A Special School Moment

School Chaplain Reverend Child is contributing to the ‘Opinion’ section of the EDP throughout the year, along with other members of the local clergy, with a ‘Thought for the Day’. His pieces will come from the perspective of a chaplain, as his first contribution below demonstrates well, describing a Norwich School scene from our first day back after the summer holidays:

The man was smartly dressed, greeting everyone with a smile and a nod as they went past. Everything in his manner was assured, aware, informed.

The boy was lost, in every way. He was drowning in a new school uniform that was several sizes too big. Mouth open, face blank, he turned like a faulty compass, too confused to take a step forward in any direction. He was the complete opposite of the man he was standing next to.

The boy might have stayed there all day if the man hadn’t noticed him and come to his assistance, asking a few simple questions, gathering some clues about who he was and where he was supposed to be. The man called over a much older boy, a prefect, and gave him a charge – ‘Make sure he gets to the right place.’

This was a brief scene on the first day of term at the school where I work as a chaplain. The man was the head teacher, and the boy was one of many new pupils. It was quickly over, but this encounter between the most powerful and the least powerful person in the school stayed with me, perhaps because it was a cameo of the school’s Christian values. At its heart, Christianity is all about the powerful stooping to help the powerless. The Samaritan in the famous parable is ‘good’ because he stops to help the one in distress. Jesus spent his time with people at the bottom of the pile, to the puzzlement of those with social standing. The grand story of salvation is about a high and holy God descending to the lowly regions of the world.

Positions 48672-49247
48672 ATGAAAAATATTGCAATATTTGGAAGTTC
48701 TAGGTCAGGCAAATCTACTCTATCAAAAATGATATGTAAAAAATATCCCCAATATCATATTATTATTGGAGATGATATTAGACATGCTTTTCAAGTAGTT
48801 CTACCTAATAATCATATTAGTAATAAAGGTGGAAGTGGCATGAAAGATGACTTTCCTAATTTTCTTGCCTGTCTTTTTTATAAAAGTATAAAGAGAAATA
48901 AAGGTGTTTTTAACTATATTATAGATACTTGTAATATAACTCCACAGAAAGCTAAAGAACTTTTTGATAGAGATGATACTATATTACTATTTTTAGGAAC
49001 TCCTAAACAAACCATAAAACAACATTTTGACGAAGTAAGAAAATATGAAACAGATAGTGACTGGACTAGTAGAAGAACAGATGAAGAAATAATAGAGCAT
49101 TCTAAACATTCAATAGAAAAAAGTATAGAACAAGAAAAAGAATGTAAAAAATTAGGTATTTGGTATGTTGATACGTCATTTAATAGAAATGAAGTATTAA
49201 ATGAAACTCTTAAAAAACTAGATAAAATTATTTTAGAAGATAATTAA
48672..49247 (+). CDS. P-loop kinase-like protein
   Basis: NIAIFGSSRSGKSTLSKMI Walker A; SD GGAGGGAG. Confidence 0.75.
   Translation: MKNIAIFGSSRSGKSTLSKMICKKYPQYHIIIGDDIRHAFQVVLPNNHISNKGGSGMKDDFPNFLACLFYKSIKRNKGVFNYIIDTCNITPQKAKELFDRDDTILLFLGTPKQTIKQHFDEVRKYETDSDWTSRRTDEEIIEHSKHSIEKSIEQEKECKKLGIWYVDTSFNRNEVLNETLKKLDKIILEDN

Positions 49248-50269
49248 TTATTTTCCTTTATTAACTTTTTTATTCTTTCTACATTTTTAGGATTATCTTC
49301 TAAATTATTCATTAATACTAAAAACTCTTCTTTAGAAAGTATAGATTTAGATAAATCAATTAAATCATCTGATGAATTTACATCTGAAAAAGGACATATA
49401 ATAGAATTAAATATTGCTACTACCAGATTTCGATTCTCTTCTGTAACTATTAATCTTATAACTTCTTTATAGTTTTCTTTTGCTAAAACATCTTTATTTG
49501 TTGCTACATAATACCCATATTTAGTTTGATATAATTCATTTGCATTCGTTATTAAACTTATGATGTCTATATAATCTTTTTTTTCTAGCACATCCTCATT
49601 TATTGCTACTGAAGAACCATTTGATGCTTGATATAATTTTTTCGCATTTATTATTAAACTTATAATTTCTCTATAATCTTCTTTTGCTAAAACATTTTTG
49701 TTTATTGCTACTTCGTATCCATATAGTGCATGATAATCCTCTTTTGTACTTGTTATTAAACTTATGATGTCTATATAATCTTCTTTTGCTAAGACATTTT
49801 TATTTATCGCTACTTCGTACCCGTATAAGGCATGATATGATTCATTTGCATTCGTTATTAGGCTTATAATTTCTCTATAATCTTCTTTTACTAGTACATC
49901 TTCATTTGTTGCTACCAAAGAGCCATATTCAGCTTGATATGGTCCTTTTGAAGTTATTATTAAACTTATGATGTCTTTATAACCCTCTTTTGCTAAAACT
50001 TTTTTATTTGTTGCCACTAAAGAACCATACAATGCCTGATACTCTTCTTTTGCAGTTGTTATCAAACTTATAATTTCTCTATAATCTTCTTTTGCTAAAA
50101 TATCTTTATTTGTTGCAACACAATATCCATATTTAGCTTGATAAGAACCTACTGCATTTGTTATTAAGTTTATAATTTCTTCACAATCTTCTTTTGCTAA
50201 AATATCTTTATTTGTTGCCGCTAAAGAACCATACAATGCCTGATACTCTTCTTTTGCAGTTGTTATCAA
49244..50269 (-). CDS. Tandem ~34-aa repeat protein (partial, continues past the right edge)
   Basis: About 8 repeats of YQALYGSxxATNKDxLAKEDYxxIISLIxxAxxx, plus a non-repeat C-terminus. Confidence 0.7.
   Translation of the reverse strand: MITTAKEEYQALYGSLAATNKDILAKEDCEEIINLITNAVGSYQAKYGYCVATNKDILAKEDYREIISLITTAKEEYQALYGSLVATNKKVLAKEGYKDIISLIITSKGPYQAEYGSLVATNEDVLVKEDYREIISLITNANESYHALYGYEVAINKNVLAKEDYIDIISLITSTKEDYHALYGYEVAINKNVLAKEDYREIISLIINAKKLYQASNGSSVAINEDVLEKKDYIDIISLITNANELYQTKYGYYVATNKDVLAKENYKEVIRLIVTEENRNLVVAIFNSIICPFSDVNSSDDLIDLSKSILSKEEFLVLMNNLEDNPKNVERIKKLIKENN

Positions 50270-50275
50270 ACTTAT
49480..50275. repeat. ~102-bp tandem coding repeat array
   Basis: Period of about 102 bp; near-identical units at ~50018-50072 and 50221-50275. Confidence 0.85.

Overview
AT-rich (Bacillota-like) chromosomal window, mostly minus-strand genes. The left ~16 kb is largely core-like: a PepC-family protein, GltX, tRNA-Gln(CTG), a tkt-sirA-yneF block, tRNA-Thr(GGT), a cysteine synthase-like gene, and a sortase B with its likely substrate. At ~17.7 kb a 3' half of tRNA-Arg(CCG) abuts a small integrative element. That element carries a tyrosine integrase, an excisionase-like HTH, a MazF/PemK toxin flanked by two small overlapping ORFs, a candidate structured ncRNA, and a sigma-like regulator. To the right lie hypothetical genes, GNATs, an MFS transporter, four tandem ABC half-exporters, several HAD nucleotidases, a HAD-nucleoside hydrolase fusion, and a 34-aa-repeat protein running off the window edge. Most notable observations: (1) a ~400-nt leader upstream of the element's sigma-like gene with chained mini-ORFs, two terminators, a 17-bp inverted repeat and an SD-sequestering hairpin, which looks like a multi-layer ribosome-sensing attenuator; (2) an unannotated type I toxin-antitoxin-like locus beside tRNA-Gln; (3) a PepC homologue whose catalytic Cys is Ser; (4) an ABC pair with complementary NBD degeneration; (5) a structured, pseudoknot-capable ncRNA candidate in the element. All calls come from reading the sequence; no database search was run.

I suspect the new pupil will remember the help he received that morning for some time. The head teacher, in contrast, may hardly have noticed the moment, one of many in the whirl of September’s start up activity. But lending a helping hand is no less valuable when it happens automatically. What, after all, would the world look like if we all helped people at the bottom of the pile without giving it a second thought?